Be that as it may, a lot hangs on whether such intuitions will indeed hold up under reflection, particularly reflection informed by the sort of empirical research that Sinnott-Armstrong et al., as well as other contributors to this book, bring to our attention. Some commonsense moral intuitions seem driven by factors, like physical proximity or contact, that are liable to strike any reflective person as morally irrelevant. Whether intuitions are heuristics in any troubling sense or not, the doubts raised here about the reliability of intuition are, for my money, among the most pressing challenges raised by the moral psychology literature. Deontologists need a convincing explanation of what distinguishes reliable from unreliable intuitions, or better yet a theoretical rationale for deontological constraints that is comparably compelling to the consequentialist's root notion that morality is fundamentally about making the world a better place. The sparse Kantian framework is one candidate, but not a likely choice for those drawn to this literature. I suspect that a more satisfying response will come from an empirically informed consideration of the roles that various moral values play in human life. Humans need to look out for each others' welfare, for instance, but we may also have other fundamental concerns -- relating, say, to respect or autonomy -- that make our non-consequentialist sensibilities seem well worth endorsing.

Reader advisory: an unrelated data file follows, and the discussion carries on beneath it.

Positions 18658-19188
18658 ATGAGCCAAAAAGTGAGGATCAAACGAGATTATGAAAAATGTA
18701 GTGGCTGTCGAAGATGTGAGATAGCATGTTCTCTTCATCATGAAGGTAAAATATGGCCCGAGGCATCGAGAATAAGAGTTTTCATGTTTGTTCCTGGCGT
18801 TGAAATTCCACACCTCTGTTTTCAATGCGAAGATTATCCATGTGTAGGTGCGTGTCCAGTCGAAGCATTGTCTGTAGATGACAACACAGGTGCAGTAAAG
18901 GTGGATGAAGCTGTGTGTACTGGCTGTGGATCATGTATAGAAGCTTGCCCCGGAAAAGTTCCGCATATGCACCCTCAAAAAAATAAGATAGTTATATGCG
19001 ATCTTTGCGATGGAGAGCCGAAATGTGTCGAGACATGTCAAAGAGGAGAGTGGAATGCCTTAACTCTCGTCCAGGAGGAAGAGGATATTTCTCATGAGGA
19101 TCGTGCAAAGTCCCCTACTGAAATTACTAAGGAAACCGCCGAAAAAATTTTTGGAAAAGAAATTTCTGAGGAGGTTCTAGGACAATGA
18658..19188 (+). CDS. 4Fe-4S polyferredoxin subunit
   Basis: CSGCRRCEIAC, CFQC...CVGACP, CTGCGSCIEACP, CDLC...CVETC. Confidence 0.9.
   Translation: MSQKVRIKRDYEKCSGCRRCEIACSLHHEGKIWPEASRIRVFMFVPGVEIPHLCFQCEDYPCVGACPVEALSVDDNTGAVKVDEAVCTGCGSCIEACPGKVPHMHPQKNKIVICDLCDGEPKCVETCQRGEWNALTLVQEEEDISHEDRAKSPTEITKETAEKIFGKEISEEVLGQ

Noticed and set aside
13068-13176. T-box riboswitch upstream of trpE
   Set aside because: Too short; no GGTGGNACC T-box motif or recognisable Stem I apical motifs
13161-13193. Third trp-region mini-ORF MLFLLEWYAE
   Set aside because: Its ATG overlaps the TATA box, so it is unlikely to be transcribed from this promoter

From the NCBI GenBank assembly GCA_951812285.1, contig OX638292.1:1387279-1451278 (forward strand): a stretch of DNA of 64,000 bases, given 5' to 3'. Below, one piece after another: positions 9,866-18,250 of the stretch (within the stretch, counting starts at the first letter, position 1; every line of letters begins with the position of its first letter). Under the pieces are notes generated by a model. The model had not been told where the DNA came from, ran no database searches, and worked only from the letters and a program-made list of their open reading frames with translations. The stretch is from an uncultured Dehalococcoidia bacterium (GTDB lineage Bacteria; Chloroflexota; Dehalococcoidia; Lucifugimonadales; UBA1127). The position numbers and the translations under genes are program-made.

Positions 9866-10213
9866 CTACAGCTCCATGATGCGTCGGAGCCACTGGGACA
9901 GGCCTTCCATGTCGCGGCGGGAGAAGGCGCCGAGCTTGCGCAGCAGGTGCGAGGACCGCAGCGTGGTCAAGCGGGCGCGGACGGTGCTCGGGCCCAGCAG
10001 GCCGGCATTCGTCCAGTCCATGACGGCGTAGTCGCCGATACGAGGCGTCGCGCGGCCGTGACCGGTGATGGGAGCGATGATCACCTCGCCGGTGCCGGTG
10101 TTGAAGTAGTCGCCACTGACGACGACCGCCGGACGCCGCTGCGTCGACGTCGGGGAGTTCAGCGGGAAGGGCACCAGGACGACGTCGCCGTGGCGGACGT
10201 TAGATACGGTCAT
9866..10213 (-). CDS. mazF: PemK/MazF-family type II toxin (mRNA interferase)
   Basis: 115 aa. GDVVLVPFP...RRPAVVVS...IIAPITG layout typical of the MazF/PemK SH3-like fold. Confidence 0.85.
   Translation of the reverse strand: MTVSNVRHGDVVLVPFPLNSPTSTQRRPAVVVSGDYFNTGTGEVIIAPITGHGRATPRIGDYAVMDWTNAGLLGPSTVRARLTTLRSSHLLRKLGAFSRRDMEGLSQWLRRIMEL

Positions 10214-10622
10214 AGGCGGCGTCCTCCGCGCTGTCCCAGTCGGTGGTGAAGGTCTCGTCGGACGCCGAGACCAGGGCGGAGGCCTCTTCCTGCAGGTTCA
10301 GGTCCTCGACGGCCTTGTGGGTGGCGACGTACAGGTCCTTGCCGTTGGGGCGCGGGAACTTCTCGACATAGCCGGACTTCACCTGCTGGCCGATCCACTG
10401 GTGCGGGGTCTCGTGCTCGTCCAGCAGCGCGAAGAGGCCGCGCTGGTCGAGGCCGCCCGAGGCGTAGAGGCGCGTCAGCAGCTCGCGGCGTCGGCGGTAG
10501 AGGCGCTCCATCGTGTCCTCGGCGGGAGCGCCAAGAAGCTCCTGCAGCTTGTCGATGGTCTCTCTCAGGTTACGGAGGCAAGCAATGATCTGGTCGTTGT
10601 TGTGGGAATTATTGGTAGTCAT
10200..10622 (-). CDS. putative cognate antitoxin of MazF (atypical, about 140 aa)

A different challenge arises from situationist research in psychology, a worry by now well-known among philosophers thanks to pioneering work by Doris, Harman and others: our extreme sensitivity to situational influences, as manifested in the Milgram studies and many others, raises doubts about the role of character in driving moral behavior. This is the subject of a chapter by Maria Merritt, Doris and Harman. Since the original arguments commonly drew objections that they focused too narrowly on behavior, ignoring the centrality of practical reason for virtue, they extend the argument to show how situational influences raise doubts about the extent to which agents exhibit rational control; to a great extent, these effects occur independently, and frequently contrary to, individuals' reflective commitments. Now the situationist critique of standard models of character broadens, becoming a dual process or antirationalist critique. While individuals have some means at their disposal to compensate for the insubordination of their unruly subrational selves, and rational self-control has a place, the research suggests that it may often be more fruitful to focus on promoting the social contexts that help sustain virtuous conduct.